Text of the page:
Glenda Queen of Lugoff said she will slash her spending at least in half this holiday season as she struggles to support her family with reduced income from her job in insurance sales.
"I have made my list and each person has a dollar sign and number beside it - a much smaller list with lower spending limits than in previous years," said Queen, 38.
As many Midlands consumers cut back on spending this season because of the tough economy, they say they have to come up with creative solutions to stretch their dollars.
Meanwhile, Midlands retailers - struggling with how much to stock as they face a second holiday season with an economy in shambles and the highest jobless rate in decades - are also having to be inventive to draw reluctant shoppers.
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SELLING LAST YEAR'S TOYS AT DISCOUNT
Katie Rook is hoping customers at Be Beep toy shop in Forest Acres will buy this holiday season what they didn't a year ago.
"We're working a lot off of last year's stock that we didn't sell," said Rook, who manages the store. For example, the store usually orders close to 50 kiddie kitchens for the season. So far this year, they haven't ordered any.
Rook said Be Beep is offering customers on their mailing list a weekly 20 percent off one item coupon this year that it has never offered before during the holidays in the hopes that it will stimulate sales.
SIGN UP FOR STORE'S E-MAIL NOTIFICATIONS
Queen, a single mother of a 13-year-old daughter, said she is relying on sales to help her cut her spending budget to $300 this year from the $600-$800 she usually spends. She will buy only for children and parents and will shift much of her focus to the religious aspects of the holiday.
"It has actually been a struggle to pay our regular monthly bills the past several months, and we do our best to live within our means," she said. "When something unexpected comes up, such as my daughter needing field trip money or needing a plumber, that sets us back even more."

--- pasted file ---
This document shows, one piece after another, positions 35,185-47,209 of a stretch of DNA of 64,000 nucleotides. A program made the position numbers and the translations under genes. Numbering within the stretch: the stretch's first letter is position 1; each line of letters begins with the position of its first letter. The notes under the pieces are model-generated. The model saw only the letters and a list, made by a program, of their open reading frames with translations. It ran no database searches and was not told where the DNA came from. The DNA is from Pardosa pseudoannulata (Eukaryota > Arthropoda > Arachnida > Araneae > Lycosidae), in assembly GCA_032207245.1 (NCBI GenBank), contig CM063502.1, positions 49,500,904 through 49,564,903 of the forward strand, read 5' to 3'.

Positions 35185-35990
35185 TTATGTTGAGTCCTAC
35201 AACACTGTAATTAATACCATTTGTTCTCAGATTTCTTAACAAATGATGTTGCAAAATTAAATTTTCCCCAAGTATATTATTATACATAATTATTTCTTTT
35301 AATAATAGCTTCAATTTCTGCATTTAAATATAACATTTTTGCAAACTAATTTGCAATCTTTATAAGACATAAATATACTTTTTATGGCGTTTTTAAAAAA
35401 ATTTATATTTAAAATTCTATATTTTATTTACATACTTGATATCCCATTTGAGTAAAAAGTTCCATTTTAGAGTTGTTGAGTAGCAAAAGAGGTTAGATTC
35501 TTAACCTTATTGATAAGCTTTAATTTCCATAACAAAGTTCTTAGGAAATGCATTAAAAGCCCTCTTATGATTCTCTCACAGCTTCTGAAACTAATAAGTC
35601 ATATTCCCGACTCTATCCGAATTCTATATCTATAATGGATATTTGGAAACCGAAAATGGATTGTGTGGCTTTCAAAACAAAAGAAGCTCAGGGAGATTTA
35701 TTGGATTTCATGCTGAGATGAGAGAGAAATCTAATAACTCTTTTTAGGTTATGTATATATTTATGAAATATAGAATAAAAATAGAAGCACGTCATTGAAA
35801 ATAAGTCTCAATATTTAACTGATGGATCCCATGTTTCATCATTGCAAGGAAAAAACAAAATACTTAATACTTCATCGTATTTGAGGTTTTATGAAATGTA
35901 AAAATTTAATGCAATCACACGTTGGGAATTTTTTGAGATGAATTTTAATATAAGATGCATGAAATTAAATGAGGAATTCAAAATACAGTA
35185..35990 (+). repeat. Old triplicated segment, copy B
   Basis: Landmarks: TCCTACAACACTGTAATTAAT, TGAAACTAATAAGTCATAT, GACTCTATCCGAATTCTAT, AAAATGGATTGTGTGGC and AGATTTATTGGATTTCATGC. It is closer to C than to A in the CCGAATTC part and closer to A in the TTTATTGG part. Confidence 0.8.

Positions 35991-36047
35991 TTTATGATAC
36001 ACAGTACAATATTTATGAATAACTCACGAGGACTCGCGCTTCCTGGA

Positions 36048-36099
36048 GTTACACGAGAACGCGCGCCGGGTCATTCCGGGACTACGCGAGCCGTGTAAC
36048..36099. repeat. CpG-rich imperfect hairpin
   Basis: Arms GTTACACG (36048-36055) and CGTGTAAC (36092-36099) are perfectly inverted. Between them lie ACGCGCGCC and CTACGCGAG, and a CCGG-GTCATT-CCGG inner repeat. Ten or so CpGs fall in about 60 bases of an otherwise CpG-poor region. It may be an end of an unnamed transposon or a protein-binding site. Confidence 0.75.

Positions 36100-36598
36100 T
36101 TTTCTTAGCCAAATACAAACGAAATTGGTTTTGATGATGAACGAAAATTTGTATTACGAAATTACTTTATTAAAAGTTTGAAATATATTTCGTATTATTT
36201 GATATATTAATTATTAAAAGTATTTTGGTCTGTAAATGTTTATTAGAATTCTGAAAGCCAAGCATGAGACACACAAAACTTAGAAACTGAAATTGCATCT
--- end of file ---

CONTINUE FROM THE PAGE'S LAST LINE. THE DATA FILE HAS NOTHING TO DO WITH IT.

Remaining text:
Queen already has made a few small purchases and will dole out the spending through Christmas Eve. She has signed up for e-mail notifications of sales from her favorite stores so she can get the most bang for her buck.
"The sale offers keep getting better so I plan to hold off as long as I can," she wrote.
PLACE ORDERS LATER
Melodie Ingwersen, owner of Creative Kids Toy Shop on Saluda Avenue in Five Points, said customers who shop early will get the best selection. But as the holiday draws near, there will be bargains on what's left.
Ingwersen said she hasn't bought as much inventory as she normally does this year, but she will place orders later in the season as she sees what the store needs. She doesn't know if she will be able to get all of those items, though, because manufacturers also are cutting back.
"Last year, we were a little bit more aggressive," she said. But this year, "it's a little bit more delicate balancing act to make sure that we have what people really want."
IF YOU DON'T HAVE CASH, TRADE IN GOLD
Scott Satterfield said he is still bringing in the same amount of inventory as usual for his Jewelry Warehouse locations, but he is closely watching the price points and trying to buy smarter.
"When people walk in they're not going to be saying, 'Oh, is this all you have?'" Satterfield said.
Satterfield, who owns four Jewelry Warehouse locations, is opening a new store, Palmetto Traditions, on U.S. 378 in Lexington on Black Friday carrying exclusively Palmetto tree-emblazoned items.
He started two programs for cash-strapped consumers last season that he will be pushing harder this year "to make sure they don't have to sacrifice a present they want."
He will let customers layaway an item for $10, and they won't have to make another payment until Christmas Eve.
He's also letting customers trade in gold jewelry for credits in the store since the price of gold is at the highest level in years.
"If you don't have cash, it still gives you another option," he said.